Is Neuroticism Bad for Your Brain?

Neuroticism and greater vulnerability to brain pathology may go hand in hand.

Posted Sep 28, 2020

Wikimedia/Creative Commons
The Big Five personality traits.
Source: Wikimedia/Creative Commons

Throughout my sports career, I relied heavily on the "Big Five Personality Traits" framework when cultivating an exemplary athletic mindset. With volition, I fortified my mental toughness and cognitive resilience by always being conscientious in terms of self-discipline, attention to detail, daily motivation, determination, and the pursuit of personal bests.

As a pro athlete, sustaining high levels of conscientiousness was always top of mind. But I also nurtured an openness to different "people, places, and cultural diversity" whilst competing internationally in uncharted territory; strove to exhibit friendly, sportsmanlike behaviors in the form of agreeableness; and pushed myself to come out of my shell and display less introversion and more extraversion when I was elbow-to-elbow with fellow athletes.

Neuroticism is the only Big Five trait I banished from my day-to-day life and my athletic mindset. As a young rookie, I learned that being neurotic was a toxic form of self-sabotage. In The Athlete's Way, I describe neuroticism as an "anxious, self-conscious, impulsive, worrying" personality trait that perpetuates catastrophic thinking and learned helplessness. My advice: "Neuroticism should never be a part of your game or a part of your life. Strive to eliminate it."

Anecdotally, I learned through trial-and-error that high levels of neuroticism dissolved my grit and made my brain feel weak. I also learned that if you consistently make a conscious effort to reduce neuroticism, you can become less neurotic, which makes you feel self-empowered and strong. That said, I wasn't aware of any evidence-based, scientific research about how neuroticism affects cognitive resilience and brainpower across a lifespan until recently.

This week, a Northwestern University-led research team published a paper, "Associations Between Personality Traits and Cognitive Resilience in Older Adults," which identifies a link between higher neuroticism and greater vulnerability to neuropathology. These findings (Graham et al., 2020) were published on September 24 in the Journals of Gerontology.

According to the authors, this is one of the first studies to investigate how "an individual's personality traits are linked to how well they are able to sustain their cognitive function as they age." As Graham et al. explain: "The goal of this paper was to examine associations between personality traits and resilience to neuropathologic burden."

For this preregistered* study, the researchers examined post-mortem neuropathology data and information about personality and cognitive activity from 1,375 individuals who agreed to participate in this study while still alive. (*All of the data from this study is available on the OSF Center for Open Science platform.)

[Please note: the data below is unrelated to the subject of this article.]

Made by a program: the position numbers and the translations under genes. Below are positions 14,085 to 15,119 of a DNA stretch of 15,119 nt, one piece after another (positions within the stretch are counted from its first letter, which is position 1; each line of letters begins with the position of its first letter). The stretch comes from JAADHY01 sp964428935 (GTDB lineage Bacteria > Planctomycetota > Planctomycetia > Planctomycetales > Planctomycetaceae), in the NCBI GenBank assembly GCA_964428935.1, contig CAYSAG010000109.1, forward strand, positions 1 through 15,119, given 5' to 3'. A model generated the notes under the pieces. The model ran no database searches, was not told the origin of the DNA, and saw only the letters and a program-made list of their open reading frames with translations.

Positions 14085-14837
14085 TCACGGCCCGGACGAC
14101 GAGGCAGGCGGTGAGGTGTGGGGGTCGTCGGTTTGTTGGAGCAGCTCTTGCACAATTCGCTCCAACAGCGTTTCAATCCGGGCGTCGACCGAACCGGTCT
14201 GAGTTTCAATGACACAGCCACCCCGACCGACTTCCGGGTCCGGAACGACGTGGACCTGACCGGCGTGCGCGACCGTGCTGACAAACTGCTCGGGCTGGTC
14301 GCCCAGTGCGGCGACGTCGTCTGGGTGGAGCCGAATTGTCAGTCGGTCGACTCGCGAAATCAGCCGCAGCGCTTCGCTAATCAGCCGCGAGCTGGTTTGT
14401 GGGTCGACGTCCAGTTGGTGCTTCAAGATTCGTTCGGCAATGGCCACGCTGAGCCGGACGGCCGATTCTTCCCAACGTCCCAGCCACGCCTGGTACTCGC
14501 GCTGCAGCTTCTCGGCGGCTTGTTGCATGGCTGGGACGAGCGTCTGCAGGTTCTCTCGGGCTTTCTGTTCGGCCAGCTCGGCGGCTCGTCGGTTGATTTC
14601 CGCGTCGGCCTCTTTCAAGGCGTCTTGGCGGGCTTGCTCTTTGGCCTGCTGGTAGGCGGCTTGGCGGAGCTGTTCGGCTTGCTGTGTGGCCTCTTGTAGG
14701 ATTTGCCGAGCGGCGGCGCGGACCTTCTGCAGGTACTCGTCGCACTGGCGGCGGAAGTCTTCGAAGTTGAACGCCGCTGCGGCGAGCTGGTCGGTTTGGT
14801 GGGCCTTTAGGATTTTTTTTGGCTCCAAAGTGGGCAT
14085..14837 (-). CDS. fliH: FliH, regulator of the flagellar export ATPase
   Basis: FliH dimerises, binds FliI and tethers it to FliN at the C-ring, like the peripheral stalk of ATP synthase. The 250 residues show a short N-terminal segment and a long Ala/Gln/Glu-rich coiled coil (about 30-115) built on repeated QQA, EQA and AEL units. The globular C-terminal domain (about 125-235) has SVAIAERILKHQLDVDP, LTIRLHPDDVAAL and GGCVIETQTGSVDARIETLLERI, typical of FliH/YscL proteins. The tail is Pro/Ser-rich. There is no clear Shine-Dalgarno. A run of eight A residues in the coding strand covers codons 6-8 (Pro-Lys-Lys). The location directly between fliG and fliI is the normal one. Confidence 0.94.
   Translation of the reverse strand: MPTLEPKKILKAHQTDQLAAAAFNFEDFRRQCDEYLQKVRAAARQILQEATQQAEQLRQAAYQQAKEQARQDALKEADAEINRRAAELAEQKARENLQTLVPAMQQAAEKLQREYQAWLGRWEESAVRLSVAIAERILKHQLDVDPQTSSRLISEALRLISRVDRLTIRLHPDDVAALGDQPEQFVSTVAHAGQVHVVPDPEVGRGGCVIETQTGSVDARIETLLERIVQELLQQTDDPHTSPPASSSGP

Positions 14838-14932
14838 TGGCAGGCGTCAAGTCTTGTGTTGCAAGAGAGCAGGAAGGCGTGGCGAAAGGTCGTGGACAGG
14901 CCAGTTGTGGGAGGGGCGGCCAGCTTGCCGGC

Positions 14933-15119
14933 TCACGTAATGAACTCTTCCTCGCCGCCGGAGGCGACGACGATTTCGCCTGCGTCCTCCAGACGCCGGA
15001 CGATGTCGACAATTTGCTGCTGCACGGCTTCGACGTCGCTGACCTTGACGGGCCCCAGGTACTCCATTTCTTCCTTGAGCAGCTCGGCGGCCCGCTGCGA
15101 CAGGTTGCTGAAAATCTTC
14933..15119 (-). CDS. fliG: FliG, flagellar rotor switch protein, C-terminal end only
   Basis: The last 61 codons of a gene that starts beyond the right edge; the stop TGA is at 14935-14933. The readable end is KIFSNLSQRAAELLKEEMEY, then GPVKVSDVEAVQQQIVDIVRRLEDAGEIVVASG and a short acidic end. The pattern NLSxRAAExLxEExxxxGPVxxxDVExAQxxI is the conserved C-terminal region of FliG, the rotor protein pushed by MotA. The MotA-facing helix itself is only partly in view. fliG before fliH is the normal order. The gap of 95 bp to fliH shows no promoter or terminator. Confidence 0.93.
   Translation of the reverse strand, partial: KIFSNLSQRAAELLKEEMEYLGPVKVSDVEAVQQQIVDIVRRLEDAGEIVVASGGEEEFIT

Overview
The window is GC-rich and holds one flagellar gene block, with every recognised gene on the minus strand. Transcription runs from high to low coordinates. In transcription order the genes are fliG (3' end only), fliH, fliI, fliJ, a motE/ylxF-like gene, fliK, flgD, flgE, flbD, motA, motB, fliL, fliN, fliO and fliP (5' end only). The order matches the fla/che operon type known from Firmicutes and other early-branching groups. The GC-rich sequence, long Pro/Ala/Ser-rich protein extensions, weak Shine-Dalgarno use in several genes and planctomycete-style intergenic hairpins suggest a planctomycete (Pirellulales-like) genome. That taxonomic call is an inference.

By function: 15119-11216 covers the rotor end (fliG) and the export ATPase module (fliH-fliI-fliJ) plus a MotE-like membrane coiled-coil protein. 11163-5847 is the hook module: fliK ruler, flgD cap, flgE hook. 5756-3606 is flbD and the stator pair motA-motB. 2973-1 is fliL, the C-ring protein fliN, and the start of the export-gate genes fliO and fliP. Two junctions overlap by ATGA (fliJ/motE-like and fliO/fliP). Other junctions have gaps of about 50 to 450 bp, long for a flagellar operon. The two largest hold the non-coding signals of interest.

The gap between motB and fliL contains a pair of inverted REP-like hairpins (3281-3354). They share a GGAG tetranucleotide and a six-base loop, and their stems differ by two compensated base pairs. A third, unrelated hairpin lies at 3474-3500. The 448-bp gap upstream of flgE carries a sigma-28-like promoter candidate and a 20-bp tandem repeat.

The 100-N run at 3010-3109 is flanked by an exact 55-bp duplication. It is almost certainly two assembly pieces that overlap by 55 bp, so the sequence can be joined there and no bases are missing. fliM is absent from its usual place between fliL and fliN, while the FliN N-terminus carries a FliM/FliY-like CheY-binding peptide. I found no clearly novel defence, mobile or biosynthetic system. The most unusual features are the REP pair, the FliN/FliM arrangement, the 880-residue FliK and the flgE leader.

After a detailed analysis of multiple data sets, Graham et al. found that "higher neuroticism was associated with greater vulnerability to pathology" and that "higher conscientiousness was associated with less cognitive decline relative to the amount of pathology, or greater resilience."

In general, the researchers found that higher conscientiousness was associated with greater cognitive resilience to dementia-related neuropathologies in the brain. Based on these findings, the authors speculate that "personality may have a pathoplastic effect on neuropathology, as low neuroticism and high conscientiousness are associated with better function despite neuropathologic burden."

"Our study shows personality traits are related to how well people are able to maintain their cognitive function in spite of developing neuropathology," first author Eileen Graham of Northwestern's Feinberg School of Medicine said in a news release. "Since it is possible for personality to change, both volitionally and through interventions, it's possible that personality could be used to identify those who are at risk and implement early interventions to help optimize function throughout old age."

"These findings provide evidence that it is possible for older adults to live with the neuropathology associated with Alzheimer's disease and related dementias while maintaining relatively healthy levels of cognitive function," Graham added. 

Although these findings support the notion of leveraging Big Five traits to help older adults who are vulnerable to neuropathology maintain better cognitive functions as they age, more research is needed. Graham notes that an important focus of future work will be to investigate how cultivating personality traits that promote cognitive resilience might be particularly beneficial for individuals prone to chronic stress.


Eileen K. Graham, Bryan D. James, Kathryn L. Jackson, Emily C. Willroth, Patricia Boyle, Robert Wilson, David A. Bennett, Daniel K. Mroczek. "Associations Between Personality Traits and Cognitive Resilience in Older Adults." The Journals of Gerontology: Series B (First published: September 24, 2020) DOI: 10.1093/geronb/gbaa135